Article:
JOURNAL ARTICLE
META-ANALYSIS
REVIEW
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Conservative interventions for treating middle third clavicle fractures in adolescents and adults.

BACKGROUND: Clavicle fractures account for around 4% of all fractures. Treatment of these fractures is usually non-operative.

OBJECTIVES: To evaluate the effects of different methods for conservative (non-operative) treatment for acute (treated soon after diagnosis) middle third clavicle fractures in adolescents and adults.

SEARCH STRATEGY: We searched the Cochrane Bone, Joint and Muscle Trauma Group Specialised Register, the Cochrane Central Register of Controlled Trials (The Cochrane Library 2008, Issue 4), MEDLINE (from 1966), EMBASE (from 1980), LILACS (from 1982), trial registers and reference lists of articles. No language or publication restrictions were applied. The date of last search was in December 2008.

SELECTION CRITERIA: Randomised and quasi-randomised controlled trials testing conservative interventions for treating adolescents and adults with acute middle third clavicle fractures were considered. The primary outcomes were pain, shoulder function, health-related quality of life and time to return to previous activities.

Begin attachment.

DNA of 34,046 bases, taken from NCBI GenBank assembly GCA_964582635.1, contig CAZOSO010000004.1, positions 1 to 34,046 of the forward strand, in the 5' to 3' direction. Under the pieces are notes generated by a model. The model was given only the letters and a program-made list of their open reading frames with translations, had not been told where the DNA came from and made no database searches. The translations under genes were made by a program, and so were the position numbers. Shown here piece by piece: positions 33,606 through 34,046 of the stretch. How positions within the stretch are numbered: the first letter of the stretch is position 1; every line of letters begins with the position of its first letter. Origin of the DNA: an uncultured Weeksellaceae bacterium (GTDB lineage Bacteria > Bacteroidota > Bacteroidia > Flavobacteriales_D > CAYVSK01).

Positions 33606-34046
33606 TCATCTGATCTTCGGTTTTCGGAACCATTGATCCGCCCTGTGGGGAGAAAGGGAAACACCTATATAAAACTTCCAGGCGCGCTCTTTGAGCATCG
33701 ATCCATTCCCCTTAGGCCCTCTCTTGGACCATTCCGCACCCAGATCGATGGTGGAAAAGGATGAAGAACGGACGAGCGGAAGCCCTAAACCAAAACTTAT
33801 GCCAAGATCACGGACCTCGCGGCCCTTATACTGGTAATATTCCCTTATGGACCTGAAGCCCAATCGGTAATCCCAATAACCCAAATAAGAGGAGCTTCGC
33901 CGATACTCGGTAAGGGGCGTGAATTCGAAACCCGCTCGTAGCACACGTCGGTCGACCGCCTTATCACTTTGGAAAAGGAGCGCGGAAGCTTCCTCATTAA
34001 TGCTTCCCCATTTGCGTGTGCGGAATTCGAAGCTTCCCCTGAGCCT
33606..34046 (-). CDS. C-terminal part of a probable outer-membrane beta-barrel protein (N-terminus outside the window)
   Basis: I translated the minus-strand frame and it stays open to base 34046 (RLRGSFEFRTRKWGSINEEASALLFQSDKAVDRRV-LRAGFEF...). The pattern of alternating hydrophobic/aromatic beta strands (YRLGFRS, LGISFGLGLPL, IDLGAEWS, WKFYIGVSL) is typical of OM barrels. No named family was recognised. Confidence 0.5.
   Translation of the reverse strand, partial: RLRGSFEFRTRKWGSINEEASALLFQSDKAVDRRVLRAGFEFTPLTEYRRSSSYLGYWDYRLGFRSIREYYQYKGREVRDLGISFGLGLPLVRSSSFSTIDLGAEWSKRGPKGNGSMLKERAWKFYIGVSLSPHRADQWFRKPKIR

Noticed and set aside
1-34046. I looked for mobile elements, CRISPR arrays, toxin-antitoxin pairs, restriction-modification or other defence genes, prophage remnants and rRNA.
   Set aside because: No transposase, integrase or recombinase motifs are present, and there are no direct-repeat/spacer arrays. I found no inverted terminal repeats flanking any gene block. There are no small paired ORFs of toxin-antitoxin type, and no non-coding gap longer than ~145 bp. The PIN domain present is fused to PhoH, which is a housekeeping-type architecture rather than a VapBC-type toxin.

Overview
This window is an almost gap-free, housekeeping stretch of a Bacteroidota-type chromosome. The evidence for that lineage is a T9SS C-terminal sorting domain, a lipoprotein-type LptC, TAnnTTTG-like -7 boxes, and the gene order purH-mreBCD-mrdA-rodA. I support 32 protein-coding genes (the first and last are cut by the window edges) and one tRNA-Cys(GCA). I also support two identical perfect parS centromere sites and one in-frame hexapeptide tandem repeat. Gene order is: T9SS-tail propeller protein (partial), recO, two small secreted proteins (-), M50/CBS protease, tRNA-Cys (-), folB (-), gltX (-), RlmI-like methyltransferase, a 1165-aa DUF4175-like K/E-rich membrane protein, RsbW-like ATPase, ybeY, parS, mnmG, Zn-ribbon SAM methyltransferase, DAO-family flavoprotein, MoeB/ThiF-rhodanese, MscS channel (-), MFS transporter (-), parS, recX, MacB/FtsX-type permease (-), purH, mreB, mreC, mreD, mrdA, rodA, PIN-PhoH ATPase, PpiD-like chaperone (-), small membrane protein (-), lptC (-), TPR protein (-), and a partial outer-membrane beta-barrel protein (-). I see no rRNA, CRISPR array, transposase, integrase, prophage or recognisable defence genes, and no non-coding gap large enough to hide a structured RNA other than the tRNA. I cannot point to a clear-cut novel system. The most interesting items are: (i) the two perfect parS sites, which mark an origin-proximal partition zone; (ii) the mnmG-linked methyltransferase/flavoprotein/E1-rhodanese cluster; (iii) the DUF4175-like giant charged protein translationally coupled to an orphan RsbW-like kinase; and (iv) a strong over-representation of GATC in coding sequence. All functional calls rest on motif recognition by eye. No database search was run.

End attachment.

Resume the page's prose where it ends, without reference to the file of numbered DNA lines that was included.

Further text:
DATA COLLECTION AND ANALYSIS: Two authors independently selected eligible trials, assessed methodological quality and cross-checked data extraction. Risk ratios and 95% confidence intervals were calculated for dichotomous variables, and mean differences and 95% confidence intervals were calculated for continuous variables. There was no pooling of data.

MAIN RESULTS: Three trials were included in this review. Two trials compared the figure-of-eight bandage with an arm sling in a total of 234 participants. Both trials were underpowered and compromised by poor methodology. One trial found slightly higher pain levels in the bandage group at 15 days (mean difference 0.80, 95% confidence interval 0.34 to 1.26; visual analogue scale: 0 (no pain) to 10 (worst pain)), and the other trial reported greater discomfort during bandage wear. There were no significant differences in functional or other outcomes reported for either trial. The third trial, which evaluated therapeutic ultrasound in 120 participants, was also underpowered but had a low risk of bias. The trial found no statistically significant difference between low-intensity pulsed ultrasound and placebo in the time to clinical fracture healing (mean difference -0.32 days, 95% CI -5.85 to 5.21 days) nor in any of the other reported outcomes.

AUTHORS' CONCLUSIONS: There is insufficient evidence from randomised controlled trials to determine which methods of conservative treatment are the most appropriate for acute middle third clavicle fractures in adolescents and adults. Further research is warranted.

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